Paul Baker Touart
Maple Leaf Farm Potato House
26632, Porter Mill Road, Hebron, Wicomico County
The Maple Leaf Farm Potato House stands on a property known as Western Fields. The brick potato house was moved during July 1997 from its original site on the north side of US Route 50, southeast of the intersection with White Lowe Road. On its new site, the Maple Leaf Farm Potato House is located behind an historic farm dwelling, and is surrounded by fields. Supported on a parged brick foundation, the common bond brick structure measures 40'-2" by 24' and is covered by a medium pitched gable roof of asphalt shingles. The south elevation is a symmetrical three-bay façade with a center entrance and flanking 2/2 sash windows. The second floor is pierced by three evenly spaced 6/6 sash windows. Exposed brick walls and exposed framing characterize the interiors of each floor. Supported by a scarfed summer beam, the split floor joists are set on 1' center in order to carry the load of potatoes stored on the second floor. The period of significance, c. 1920-1928, corresponds to the period during which the building was actively used for the storage of sweet potatoes.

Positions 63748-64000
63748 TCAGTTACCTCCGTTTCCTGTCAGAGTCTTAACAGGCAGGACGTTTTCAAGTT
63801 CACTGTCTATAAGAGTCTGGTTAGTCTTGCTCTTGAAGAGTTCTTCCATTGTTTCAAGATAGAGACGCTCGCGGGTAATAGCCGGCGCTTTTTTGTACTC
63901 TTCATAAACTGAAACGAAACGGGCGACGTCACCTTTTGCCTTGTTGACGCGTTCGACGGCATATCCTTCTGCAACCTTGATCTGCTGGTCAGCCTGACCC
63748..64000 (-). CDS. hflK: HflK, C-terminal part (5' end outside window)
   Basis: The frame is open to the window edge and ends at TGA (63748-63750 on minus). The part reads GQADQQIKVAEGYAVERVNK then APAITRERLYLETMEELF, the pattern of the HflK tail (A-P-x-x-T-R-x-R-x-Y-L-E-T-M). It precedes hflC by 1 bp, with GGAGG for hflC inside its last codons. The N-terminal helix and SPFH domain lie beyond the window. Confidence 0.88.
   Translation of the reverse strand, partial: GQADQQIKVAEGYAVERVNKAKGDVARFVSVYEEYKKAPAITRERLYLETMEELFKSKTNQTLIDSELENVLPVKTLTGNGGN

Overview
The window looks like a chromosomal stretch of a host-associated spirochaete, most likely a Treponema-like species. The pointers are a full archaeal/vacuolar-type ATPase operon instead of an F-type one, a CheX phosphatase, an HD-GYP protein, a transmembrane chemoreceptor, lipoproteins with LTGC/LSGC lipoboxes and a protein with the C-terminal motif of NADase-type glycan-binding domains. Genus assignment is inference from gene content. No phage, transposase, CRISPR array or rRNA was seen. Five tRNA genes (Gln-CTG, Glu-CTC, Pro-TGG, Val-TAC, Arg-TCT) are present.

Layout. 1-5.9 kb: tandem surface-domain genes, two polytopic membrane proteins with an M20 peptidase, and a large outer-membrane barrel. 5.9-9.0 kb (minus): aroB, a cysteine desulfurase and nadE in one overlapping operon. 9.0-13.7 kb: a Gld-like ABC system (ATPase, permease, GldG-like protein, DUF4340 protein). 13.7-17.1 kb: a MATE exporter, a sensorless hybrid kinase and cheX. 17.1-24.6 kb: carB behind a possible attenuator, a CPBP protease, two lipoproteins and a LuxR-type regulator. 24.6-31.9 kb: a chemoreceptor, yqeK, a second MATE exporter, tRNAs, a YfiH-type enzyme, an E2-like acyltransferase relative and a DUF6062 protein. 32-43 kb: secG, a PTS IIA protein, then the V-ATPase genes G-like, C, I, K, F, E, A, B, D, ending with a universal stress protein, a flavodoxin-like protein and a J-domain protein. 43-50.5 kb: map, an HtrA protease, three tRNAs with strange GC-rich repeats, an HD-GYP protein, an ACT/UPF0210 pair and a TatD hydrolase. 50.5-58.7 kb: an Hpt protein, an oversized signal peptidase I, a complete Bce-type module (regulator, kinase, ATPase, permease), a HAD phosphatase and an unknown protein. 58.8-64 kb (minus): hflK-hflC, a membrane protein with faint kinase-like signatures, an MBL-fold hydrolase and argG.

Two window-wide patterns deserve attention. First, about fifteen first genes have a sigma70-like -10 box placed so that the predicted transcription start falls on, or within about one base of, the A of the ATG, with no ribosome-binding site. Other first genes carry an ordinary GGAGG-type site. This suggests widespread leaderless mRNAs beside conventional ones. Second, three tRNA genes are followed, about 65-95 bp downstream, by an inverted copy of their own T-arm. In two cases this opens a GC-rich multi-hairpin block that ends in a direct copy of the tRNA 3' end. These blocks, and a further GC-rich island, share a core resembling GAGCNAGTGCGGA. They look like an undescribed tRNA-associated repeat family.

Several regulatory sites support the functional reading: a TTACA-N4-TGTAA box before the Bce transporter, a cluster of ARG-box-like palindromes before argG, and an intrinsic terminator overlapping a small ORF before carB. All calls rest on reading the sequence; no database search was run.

The Maple Leaf Farm Potato House is significant as an excellent example of a particular type of agricultural building erected in Wicomico County, an across the southern Delmarva peninsula in general. Potato Houses were erected for the specific purpose of curing sweet potatoes, a crop that escalated tremendously in production during the early 20th century, especially between 1900 and 1920. Distinguishing the Maple Leaf Farm Potato House from others in Wicomico County, and adjacent Sussex County, Delaware, is its brick wall construction. The relocation of the Maple Leaf Farm Potato House was triggered by its pending destruction, the original site having been in the path of a US Route 50 bypass. On its new site at Western Fields (WI-37), the Maple Leaf Farm Potato House will retain a rural, agricultural setting behind an historic farmhouse. As a building type significant to the agricultural history of Wicomico County, the potato house was of critical importance as the curing and storage location for a cash crop that required a consistent warm temperature through the winter months. The export of the county's sweet potato crop was accomplished by means of local transportation networks. Regular steamboat and train schedules provided reliable means of conveyance to distant markets. Early-20th century improvements in local road and highway systems as well as the mass production and availability of trucks spawned the formation of early trucking ventures, which expedited the shipment of all sorts of farm products including sweet potatoes. Currently, the sweet potato house is one of the few architectural manifestations on peninsula farms that represent the early-20th century shift to truck farming and modern agricultural marketing.